Leticia Barrera spent her first six years in the United States isolated and alone. She immigrated to the United States from Mexico and was living in a basement in the city of Chicago, not knowing any English and only working at cleaning jobs.
“I was in the darkness,” says Barrera.
Everything changed when Barrera became a parent mentor at her son’s school through the Logan Square Neighborhood Association (LSNA), a Chicago-based community group that breaks down the barriers between parents and schools by placing parents in classrooms in low-income schools. According to Joanna Brown, LSNA Lead Education Organizer, the schools that partner with LSNA are over 90 percent Latino and low-income.
Once parents are recruited, they are trained through the LSNA program and then placed in classrooms where they help teachers for two hours each morning. This began what Barrera calls the “second chapter” of her life.
“I was so worried to leave my son at school. As an immigrant from Mexico, everything was new, including the education system. I noticed that there were parents in and out of the school and some parents stayed inside the building. So I started asking questions,” Barrera recalls. “My life changed totally.”
The main goal for LSNA is to open the door for parents and make them welcome in their children’s school. Brown says she hopes the program “provides the opportunity for parents to do meaningful work, help the students, help the teacher, learn about the teachers and form relationships with them.”
Since the program began in 1995, around 1300 parents have been trained and placed in the classroom. These parents were not only tutoring kids in math and reading but also going places where teachers could not.
In one case, a LSNA partner school had a dismal attendance rate – less than 80 percent of students were coming in to school each day. The principal was at a loss for how to get kids to come in to school. That’s where the parent mentors stepped in. They went to homes of truant students and talked to parents about their child’s attendance.
“This is a parent to parent situation. They’re not coming from the system, not coming from the police department. They’re just going to the parent,” says Brown.
Of the 600 home visits, at least 80 percent of those parents came into the school to meet with the counselor and work out a plan to get their kids back on track. For Barrera, her first parent mentor assignment was helping in a Spanish language classroom. She appreciated being able to help, even while she herself was still learning English.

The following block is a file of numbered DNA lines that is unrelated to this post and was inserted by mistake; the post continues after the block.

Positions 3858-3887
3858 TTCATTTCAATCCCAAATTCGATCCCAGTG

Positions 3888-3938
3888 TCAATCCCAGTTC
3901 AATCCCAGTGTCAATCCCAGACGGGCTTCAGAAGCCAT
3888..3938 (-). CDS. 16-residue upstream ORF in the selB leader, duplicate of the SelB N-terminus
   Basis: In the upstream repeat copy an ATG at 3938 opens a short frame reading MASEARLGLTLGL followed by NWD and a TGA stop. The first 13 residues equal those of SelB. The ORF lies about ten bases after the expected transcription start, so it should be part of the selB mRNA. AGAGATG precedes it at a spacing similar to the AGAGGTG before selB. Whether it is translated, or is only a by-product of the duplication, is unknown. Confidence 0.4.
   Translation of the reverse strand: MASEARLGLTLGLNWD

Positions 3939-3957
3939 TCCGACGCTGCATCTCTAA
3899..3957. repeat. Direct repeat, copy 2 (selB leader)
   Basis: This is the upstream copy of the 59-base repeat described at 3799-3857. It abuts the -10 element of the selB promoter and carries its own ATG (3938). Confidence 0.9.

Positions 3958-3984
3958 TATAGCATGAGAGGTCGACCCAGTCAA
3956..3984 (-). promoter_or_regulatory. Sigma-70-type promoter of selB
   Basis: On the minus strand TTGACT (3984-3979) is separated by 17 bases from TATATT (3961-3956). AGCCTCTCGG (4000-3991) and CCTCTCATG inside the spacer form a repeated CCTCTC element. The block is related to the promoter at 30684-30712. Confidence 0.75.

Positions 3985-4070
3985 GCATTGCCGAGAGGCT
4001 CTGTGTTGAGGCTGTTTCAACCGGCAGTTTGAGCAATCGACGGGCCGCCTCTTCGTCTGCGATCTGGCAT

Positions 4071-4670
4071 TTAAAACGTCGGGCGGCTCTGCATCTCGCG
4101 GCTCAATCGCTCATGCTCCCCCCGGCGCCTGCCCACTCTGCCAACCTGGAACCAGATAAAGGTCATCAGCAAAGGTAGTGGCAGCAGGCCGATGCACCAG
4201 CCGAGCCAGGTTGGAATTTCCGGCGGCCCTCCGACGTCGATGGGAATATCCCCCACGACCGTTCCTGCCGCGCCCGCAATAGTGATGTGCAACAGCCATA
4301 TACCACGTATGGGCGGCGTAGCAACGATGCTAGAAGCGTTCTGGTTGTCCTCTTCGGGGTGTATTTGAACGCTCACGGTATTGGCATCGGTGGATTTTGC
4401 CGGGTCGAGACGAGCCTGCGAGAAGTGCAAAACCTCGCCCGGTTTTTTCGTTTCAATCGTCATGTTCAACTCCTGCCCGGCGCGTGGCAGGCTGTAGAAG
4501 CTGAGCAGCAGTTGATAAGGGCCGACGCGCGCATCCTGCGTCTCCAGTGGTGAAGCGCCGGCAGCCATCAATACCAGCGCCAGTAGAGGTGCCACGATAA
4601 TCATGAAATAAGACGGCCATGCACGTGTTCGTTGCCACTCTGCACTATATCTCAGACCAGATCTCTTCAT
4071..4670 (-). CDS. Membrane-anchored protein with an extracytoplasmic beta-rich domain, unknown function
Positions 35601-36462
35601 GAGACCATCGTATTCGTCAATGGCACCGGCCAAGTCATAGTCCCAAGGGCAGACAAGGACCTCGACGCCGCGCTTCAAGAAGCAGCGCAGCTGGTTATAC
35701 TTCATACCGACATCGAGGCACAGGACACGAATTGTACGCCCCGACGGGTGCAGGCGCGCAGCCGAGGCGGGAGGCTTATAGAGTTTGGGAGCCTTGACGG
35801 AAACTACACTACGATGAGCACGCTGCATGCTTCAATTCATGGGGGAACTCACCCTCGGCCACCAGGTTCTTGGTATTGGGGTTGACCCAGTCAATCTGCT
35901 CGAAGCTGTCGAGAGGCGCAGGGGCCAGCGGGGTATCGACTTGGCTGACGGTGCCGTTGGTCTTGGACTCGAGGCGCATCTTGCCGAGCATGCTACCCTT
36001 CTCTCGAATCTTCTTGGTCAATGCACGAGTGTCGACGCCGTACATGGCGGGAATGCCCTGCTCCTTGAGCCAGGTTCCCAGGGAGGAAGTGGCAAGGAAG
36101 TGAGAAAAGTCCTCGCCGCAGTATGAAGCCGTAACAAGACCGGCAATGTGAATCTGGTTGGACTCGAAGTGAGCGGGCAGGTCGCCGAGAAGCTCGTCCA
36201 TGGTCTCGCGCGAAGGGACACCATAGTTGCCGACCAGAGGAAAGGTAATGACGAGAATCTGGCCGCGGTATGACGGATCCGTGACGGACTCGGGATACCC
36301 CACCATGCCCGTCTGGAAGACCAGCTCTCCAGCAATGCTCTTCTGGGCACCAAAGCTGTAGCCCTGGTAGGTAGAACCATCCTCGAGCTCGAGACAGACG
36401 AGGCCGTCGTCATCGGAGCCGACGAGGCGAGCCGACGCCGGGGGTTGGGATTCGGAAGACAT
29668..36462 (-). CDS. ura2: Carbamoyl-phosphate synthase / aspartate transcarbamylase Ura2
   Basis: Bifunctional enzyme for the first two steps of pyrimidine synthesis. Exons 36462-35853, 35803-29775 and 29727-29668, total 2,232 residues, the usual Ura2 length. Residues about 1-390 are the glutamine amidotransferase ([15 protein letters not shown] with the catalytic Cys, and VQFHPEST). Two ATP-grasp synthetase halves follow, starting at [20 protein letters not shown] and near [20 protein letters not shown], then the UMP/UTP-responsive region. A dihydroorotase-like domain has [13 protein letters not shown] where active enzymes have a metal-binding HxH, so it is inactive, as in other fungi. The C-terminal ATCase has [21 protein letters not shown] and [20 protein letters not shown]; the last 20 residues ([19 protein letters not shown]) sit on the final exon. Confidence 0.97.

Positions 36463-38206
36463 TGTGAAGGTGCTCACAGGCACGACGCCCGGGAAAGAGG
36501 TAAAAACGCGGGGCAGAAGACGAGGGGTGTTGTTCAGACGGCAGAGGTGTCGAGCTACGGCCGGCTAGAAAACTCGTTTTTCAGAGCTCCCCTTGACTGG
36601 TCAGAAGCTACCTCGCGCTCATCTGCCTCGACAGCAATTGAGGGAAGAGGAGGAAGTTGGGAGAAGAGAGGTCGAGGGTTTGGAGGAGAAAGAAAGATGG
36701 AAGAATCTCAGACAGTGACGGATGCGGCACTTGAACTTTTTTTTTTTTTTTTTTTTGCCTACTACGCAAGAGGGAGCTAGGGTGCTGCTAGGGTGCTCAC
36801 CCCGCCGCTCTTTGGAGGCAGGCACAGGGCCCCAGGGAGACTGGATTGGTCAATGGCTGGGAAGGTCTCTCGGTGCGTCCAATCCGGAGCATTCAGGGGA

“We’re going to reach parents in different communities. I feel that I have a voice to reach many immigrants,” says Barrera.
According to Brown, most of the students in LSNA partner schools come from Spanish-speaking homes and are still attempting to become bilingual by third grade.
“The parents are actually providing support that schools need when the system doesn’t have that support. So they’re filling real gaps,” says Brown.
Helping Parents Help Themselves
But parents aren’t just helping the students and teachers in the classroom, they’re helping themselves, too.
Parent mentors set goals for themselves when they go through the training program. For Barrera, her first goal was to go back to school.
“I went back and I completed my GED in a year. I know now that I have to set up personal goals. Especially immigrants, we think first about others and we forget ourselves,” Barrera says. “I realized that I have potential.”
LSNA is also helping parents to realize their potential through outside workshops with mentors from all schools, that focus on topics ranging from how to teach math to your children to immigrant rights. Parent mentors also took a trip to Springfield, Illinois where they met with legislators and developed skills in leadership.
Although Barrera’s time as a parent mentor is over, her involvement with LSNA and education is not. She now oversees the parent mentor program in four schools and will receive her degree in teaching from Northwestern University next year. Barrera is not the only parent to stay involved. The program has changed parents so much that LSNA started a Grow Your Own Teachers program, a partnership that aims to develop a pipeline of teachers of color and improve teacher retention and academic achievement in low-income schools.
But for Barrera, the program has not just changed her career but helped her overcome her isolation.
“Being in the parent mentor program, it’s like a family,” says Barrera. “We were like fifteen parents and I had a great relationship with them. It’s unbelievable how my network grows not only with parents but teachers and administrators.”